That $450 million investment is now worth around $2 billion. In 2019, the Warriors will move to a new, self-financed arena complex on the San Francisco waterfront that will include office buildings and commercial space. The move is estimated to add as much as $1 billion more to the club’s value. And while there’s only one Curry, the way Lacob and Guber run the franchise is replicable — at least in theory.
Among this emergent generation of investment tycoons, that hasn’t gone unnoticed. “I knew what Joe had done,” said Marc Lasry of Avenue Capital Group, a Moroccan-born billionaire who partnered with the private-equity investor Wesley Edens to buy the Milwaukee Bucks in 2014. “We’re trying to do the same.” Lasry insists he loves basketball, but the way he described his intentions sounded less like “Hoosiers” than like “The Big Short”: “We looked at it and said: ‘The Bucks have huge potential. We think we can bring in the way we do business and do a huge turnaround.”
Venture capitalists make large investments in companies that they don’t necessarily control. Lacob brought the same mind-set, if not the actual structure, to his basketball team. “In venture capital, I started 70 companies,” he told me. “I also watched my partners’ deals, maybe 200 of them. That’s a lot of companies. I thought about the way we design a board of directors, the way we design the financing. There’s an architecture to it. And I started thinking about the architecture I would use when I owned and built my own team someday.”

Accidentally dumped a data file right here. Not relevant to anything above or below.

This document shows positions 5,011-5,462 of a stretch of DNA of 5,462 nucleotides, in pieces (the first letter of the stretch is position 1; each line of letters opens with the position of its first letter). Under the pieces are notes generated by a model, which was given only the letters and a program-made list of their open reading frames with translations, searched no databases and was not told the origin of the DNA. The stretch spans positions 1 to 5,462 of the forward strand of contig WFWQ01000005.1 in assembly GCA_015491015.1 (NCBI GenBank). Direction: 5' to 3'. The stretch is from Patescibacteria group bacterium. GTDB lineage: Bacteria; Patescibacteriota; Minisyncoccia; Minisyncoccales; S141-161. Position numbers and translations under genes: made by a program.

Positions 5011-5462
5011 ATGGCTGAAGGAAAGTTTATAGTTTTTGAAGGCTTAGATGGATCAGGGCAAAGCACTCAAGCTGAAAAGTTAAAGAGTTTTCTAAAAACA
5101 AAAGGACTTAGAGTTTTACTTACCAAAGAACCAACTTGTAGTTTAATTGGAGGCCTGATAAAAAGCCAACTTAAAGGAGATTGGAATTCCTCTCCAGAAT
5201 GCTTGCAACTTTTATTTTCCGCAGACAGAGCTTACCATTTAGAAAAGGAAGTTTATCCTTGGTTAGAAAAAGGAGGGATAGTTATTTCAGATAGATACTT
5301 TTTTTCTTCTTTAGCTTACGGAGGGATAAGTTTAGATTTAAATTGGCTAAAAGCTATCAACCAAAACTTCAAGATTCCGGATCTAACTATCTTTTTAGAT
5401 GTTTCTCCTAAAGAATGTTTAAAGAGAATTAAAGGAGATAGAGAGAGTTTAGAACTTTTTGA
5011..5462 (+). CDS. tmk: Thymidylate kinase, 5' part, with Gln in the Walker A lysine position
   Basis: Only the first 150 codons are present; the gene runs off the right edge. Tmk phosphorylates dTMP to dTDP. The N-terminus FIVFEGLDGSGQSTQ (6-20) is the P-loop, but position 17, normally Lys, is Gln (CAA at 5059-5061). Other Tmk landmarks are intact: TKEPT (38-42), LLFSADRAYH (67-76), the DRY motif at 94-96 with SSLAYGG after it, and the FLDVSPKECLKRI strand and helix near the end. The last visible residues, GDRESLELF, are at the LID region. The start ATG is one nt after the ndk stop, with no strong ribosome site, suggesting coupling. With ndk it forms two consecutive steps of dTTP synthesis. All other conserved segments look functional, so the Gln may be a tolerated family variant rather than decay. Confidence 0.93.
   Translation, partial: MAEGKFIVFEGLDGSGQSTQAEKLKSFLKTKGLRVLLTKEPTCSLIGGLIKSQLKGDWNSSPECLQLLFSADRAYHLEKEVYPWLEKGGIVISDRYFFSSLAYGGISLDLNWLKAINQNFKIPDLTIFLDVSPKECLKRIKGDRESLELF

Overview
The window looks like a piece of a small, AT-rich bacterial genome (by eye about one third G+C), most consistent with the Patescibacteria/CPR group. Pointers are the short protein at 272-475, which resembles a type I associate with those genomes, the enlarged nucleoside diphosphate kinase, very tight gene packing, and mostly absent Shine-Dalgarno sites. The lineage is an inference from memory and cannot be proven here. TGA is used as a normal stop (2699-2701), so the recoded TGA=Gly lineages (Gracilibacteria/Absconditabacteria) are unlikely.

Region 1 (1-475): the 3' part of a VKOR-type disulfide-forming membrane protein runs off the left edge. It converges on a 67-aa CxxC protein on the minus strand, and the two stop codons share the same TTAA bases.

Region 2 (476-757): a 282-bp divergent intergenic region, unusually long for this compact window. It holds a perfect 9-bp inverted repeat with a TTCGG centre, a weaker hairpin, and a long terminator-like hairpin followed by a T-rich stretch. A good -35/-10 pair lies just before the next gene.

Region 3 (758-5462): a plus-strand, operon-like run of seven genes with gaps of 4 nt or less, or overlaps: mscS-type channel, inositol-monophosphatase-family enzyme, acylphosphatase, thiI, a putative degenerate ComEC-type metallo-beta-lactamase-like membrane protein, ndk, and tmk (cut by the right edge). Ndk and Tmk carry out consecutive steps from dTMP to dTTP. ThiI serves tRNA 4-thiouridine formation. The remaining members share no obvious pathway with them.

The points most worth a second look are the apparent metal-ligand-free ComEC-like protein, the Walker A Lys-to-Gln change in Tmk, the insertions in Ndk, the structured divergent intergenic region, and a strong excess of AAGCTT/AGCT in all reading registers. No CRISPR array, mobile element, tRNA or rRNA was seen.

Lacob gave Guber, who owns a smaller share, all but equal standing because Guber brought four decades of connections in movies, music, sports and media to the deal. Together, they hired a general manager who had never worked for a team before, let alone run one, and two coaches who hadn’t coached at any level. At the time, these moves were perceived around the league as rookie mistakes. But Lacob was no rookie, not at building companies. And it turned out that they were not mistakes.
Underneath the stands in Oracle Arena, off a corridor that connects the Warriors’ clubhouse to the court, is a modest-size room where Cohan, when he was owner, entertained family and friends. After taking control, Lacob renamed it the Bridge Club and opened it to the team’s minority shareholders and their guests. They congregate there before each game, filling plates with carved roast beef and elaborate canapés. There is an open bar and, for those who prefer fine wine, unencumbered access to it from automated, climate-controlled dispensers.
One evening this season, Lacob arrived late after fighting traffic from Menlo Park. He asked politely for a turkey burger, then found a seat at a high-top table. Between bites, he greeted a steady flow of friends and colleagues, most of whom are big names in Silicon Valley. John Walecka of Redpoint Ventures — whose current investments include companies called Moogsoft, Quantifind, Datameer and Qihoo 360 Technology — walked past. So did Mark Stevens, who was a partner at Sequoia Capital when the firm helped finance Google, PayPal and LinkedIn.